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HUMOR: If the clown shoe fits, buy it

HUMOR: If the clown shoe fits, buy it

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At the thrift store, masked up, hands sanitized, I moved carefully down the aisles, trying to keep 6 feet between the other treasure hunters and me.

Near a 20-year-old piece of exercise equipment that resembled a medieval torture device and before the shelves of mismatched dinnerware was a shopping cart filled with items that someone deemed not fit for shelf space. That’s where I found them, below a handheld vacuum with a broken handle and a headless G.I. Joe.

Over the years, I’ve chronicled my thrift store finds — a wooden plaque commemorating Pete and Billie’s 25th anniversary, a professionally framed portrait of a man I call The Creepy Sheriff, Owen’s baseballs — but this was surely the greatest find of all: giant clown shoes.

They were red and yellow vinyl with a hard rubber sole, about 14 inches from heel to a rounded toe that flared nearly nine inches in diameter.

The price was $2, which I thought was a steal for giant clown shoes. Later, when I researched giant clown shoes on eBay, I found they range in price from $7 to more than $1,000, which is quite a financial commitment for comical footwear of any kind.

These particular shoes snatched from the shopping cart of no return could be purchased on eBay for $36.65, so yes, indeed, this was a steal.

I took them to the counter and set them down in front of the clerk. If she was surprised to see a middle-aged man purchasing a pair of giant clown shoes, she didn’t show it.

“How are you today?” she said.

“Fine,” I replied. “You know, I woke up this morning and thought to myself, ‘I sure could use a pair of giant clown shoes.’ And by golly, I found a pair.”

“Must be your lucky day,” she said. I didn’t detect a hint of sarcasm.

As happy as I was about my purchase, I was equally as intrigued about how these giant clown shoes ended up in the thrift store shopping cart of no return. I came up with this scenario:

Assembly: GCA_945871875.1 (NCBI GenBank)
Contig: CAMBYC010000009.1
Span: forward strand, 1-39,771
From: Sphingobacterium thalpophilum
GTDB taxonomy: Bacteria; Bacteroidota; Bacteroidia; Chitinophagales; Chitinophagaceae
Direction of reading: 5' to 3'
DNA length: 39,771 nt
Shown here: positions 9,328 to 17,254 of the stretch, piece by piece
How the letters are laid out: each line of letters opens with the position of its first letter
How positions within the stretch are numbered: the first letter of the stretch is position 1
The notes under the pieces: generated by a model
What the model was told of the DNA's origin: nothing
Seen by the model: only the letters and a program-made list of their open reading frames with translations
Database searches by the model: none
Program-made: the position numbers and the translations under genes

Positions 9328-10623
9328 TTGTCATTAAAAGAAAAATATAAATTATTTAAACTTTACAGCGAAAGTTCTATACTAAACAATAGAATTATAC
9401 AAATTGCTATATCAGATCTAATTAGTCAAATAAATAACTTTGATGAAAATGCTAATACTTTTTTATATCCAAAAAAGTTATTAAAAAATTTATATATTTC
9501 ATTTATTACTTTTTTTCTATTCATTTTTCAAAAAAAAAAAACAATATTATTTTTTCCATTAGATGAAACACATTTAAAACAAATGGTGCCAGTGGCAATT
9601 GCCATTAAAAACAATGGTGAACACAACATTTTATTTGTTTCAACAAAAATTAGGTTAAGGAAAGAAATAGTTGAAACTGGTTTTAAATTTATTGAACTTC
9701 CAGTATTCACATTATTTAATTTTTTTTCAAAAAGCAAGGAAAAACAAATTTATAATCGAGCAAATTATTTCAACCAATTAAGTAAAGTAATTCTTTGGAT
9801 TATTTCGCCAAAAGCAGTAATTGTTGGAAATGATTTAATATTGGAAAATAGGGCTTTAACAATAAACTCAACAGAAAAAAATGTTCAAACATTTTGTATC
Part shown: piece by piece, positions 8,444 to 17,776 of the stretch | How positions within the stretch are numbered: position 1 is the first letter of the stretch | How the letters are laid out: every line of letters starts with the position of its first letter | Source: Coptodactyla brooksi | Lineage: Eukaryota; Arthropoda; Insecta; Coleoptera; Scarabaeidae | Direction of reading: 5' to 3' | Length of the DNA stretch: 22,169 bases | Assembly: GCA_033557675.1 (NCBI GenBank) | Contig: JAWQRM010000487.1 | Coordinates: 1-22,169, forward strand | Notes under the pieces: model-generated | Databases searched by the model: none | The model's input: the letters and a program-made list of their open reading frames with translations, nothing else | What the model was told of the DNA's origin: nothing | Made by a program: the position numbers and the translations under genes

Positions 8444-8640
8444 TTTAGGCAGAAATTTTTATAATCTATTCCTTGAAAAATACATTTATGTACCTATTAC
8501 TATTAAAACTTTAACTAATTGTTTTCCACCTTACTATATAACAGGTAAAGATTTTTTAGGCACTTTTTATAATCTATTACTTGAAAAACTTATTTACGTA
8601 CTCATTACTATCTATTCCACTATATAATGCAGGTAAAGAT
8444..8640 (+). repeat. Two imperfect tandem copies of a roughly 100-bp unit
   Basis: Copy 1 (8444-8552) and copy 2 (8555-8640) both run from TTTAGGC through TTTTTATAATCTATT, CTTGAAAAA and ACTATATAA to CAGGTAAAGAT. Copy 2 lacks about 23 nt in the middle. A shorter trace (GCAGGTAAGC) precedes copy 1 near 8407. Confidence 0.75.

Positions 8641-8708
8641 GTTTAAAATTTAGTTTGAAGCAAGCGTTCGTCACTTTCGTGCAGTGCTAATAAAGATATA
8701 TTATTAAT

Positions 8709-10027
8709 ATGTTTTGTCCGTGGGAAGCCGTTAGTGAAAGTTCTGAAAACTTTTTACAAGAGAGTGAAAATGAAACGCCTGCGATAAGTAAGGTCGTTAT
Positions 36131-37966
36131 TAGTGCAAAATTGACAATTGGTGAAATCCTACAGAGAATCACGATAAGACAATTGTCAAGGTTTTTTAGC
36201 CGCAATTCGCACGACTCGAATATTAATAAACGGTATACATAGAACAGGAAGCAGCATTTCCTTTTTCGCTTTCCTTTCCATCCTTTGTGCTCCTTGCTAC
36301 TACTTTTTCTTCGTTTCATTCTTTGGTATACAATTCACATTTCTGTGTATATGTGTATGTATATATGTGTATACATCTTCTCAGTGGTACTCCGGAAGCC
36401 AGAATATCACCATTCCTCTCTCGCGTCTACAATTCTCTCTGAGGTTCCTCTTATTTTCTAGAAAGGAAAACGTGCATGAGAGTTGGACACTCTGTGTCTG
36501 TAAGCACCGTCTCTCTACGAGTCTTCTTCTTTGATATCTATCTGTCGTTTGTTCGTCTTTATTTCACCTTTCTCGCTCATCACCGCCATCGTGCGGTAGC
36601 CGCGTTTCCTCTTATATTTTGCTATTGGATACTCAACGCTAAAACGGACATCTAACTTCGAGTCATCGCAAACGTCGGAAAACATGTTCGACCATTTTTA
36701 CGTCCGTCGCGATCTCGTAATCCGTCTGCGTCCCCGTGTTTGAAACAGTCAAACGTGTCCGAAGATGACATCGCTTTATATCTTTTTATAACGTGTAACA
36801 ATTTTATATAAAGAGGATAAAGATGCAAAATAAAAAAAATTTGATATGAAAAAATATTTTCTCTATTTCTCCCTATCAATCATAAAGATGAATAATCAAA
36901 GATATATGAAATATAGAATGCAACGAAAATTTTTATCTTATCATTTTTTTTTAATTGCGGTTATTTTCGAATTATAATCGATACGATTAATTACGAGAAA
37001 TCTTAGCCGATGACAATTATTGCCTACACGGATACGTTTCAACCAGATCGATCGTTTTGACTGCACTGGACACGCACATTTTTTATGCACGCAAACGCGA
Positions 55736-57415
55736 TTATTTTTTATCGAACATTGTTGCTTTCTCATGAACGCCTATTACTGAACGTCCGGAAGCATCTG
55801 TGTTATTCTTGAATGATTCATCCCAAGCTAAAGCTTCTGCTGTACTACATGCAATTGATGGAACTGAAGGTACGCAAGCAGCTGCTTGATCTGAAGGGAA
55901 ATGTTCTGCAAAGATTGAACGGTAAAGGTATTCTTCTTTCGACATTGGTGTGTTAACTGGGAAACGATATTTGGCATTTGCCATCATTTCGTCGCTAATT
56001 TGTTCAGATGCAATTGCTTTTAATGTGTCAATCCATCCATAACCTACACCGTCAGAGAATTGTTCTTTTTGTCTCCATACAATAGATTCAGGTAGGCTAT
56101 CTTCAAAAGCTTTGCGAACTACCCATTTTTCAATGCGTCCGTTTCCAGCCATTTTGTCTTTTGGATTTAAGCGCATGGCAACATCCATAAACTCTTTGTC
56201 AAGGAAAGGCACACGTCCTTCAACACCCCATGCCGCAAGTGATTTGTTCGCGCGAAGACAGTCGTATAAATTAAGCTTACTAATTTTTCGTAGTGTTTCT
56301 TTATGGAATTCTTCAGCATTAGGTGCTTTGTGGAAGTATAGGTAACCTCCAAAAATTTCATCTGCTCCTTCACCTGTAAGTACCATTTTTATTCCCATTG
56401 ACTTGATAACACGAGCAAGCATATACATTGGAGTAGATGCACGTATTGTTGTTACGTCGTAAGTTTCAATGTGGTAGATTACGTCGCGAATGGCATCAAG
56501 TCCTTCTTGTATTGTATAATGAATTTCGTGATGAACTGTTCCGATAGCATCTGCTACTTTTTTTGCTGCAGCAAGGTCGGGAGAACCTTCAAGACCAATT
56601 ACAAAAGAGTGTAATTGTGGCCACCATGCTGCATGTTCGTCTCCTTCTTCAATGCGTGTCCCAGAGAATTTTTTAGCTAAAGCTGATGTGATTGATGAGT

“Honey, have you seen my giant clown shoes? I’ve looked all over and I can’t find them. It’s giant clown shoe day at the Rotary Club meeting.”

“Dear, I gave them away to charity. You haven’t worn them in so long and they took up twice the closet space of normal shoes.”

“What? Not my giant clown shoes! Honey, those were my father’s giant clown shoes and his father’s giant clown shoes before that. They’ve been passed down in my family and worn with pride and comical effect for generations.”

“Dear, there comes a time to put away clownish things.”

“Perhaps you are right. I have no son of my own, no heir to the giant clown shoes. Let someone else enjoy the wonders that come with owning oversized fanciful footwear. Godspeed, giant clown shoes.”

That sounds about right.

After owning a pair of giant clown shoes for a short while, here is something I have learned: They aren’t comfortable.

There’s no arch support. Walking normally is nearly impossible because the oversized toes don’t provide ground clearance. They tend to knock over floor lamps due to their enormity.

And I know the big question lingering out there is: Where am I going to wear a pair of giant clown shoes now that I own them?

  • If COVID-19 is under control by October, a Halloween party.

“What are you?”

“I’m a vampire.”

“What’s with those shoes?”

“I bit a clown, sucked his blood and stole his shoes.”

  • If COVID-19 is under control anytime in the near future, back to work.

“First, everyone, it’s great to be in the office again. About these shoes. One of the little known complications of coronavirus is rapid, abnormal foot growth…”

  • And if COVID-19 is never under control, back to the thrift store. Nobody is coming within 6 feet of a psycho in a mask and giant clown shoes.

Scott Hollifield is editor/general manager of The McDowell News in Marion, North Carolina, and a humor columnist. Contact him at

Scott Hollifield is editor/general manager of The McDowell News in Marion, North Carolina, and a humor columnist. Contact him at

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Several states require high school students to pass a civics test in order to graduate. Which got us to thinking — how difficult would these questions be? In order to become a naturalized citizen, applicants must correctly answer 6 of 10 questions from the list of 100 questions. Here is a sampling of some of those questions. We re-worded them a bit — test yourself!

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